Majority of Subway franchisees received small business relief, CEO says

About 80 percent of Subway's restaurants have remained open throughout the pandemic

Get all the latest news on coronavirus and more delivered daily to your inbox. Sign up here.

Continue Reading Below

A majority of Subway franchise owners have secured federal relief intended to help small businesses weather the coronavirus pandemic.

Subway Restaurants CEO John Chidsey said Wednesday that about 92 percent to 95 percent of franchisees have applied for aid either through the Paycheck Protection Program or the Economic Injury Disaster Loans program.

LUXURY HOTEL OWNER IS BIGGEST BENEFICIARY OF CORONAVIRUS SMALL BUSINESS PROGRAM WITH NEARLY $60M IN AID

When Congress created the $349 billion PPP in the economic-relief bill passed at the end of March, it directed the loans at companies with fewer than 500 employees. But restaurants and hotels were granted some flexibility in the legislation — so long as they employed no more than 500 workers at any single location, they could apply for the aid.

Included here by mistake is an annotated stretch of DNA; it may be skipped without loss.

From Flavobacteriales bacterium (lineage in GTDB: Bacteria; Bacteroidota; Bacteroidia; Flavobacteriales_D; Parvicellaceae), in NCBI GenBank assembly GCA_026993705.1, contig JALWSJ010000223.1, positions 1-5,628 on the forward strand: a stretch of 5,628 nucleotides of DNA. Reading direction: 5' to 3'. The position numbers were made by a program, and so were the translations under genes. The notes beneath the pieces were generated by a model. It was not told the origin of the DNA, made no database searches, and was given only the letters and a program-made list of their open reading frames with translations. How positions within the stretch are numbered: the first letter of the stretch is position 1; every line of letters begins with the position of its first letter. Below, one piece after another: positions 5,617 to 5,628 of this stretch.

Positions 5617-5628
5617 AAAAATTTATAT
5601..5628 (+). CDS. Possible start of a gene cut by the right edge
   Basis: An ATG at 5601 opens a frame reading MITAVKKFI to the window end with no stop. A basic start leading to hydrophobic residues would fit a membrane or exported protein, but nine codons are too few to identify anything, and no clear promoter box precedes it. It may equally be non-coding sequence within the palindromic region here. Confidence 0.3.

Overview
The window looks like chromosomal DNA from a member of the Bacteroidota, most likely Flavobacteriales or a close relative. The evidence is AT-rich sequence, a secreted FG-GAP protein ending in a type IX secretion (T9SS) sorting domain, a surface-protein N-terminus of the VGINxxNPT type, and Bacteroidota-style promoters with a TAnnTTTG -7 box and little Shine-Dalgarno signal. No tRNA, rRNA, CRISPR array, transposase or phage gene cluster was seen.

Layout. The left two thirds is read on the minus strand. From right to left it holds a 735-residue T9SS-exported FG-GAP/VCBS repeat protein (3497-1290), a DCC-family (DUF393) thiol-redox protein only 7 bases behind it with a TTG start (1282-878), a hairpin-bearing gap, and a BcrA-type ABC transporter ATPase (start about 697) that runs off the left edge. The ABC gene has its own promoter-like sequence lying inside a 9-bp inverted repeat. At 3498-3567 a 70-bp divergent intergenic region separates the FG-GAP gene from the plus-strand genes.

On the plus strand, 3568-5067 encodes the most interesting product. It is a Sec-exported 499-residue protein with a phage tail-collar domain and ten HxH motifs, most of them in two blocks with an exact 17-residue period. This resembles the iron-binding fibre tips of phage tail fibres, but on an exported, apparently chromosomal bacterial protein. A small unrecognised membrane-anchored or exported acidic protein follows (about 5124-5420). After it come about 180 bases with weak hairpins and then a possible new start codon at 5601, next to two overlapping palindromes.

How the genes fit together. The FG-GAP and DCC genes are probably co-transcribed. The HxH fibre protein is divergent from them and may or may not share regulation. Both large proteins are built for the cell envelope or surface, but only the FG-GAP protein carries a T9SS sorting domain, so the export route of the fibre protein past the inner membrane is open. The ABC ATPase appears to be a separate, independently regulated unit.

CORONAVIRUS SMALL BUSINESS BILL STILL INCLUDES LOOPHOLE FOR BIG COMPANIES

While that loophole has drawn some criticism after major restaurant chains and public companies secured loans, Chidsey said the majority of Subway's franchisees are small operators. The company itself does not own any of its restaurants.

"We're really made up of franchisees who have two to three businesses," he said. "We're the ultimate small business owner."

Chidsey said about 80 percent of Subway's restaurants have remained open throughout the pandemic, even as a broad swath of the U.S. economy shut down to mitigate the spread of the virus.

"We're not doing great, by any stretch," he said. "But from a unit-staying-open perspective, I think we fared pretty well."

GET FOX BUSINESS ON THE GO BY CLICKING HERE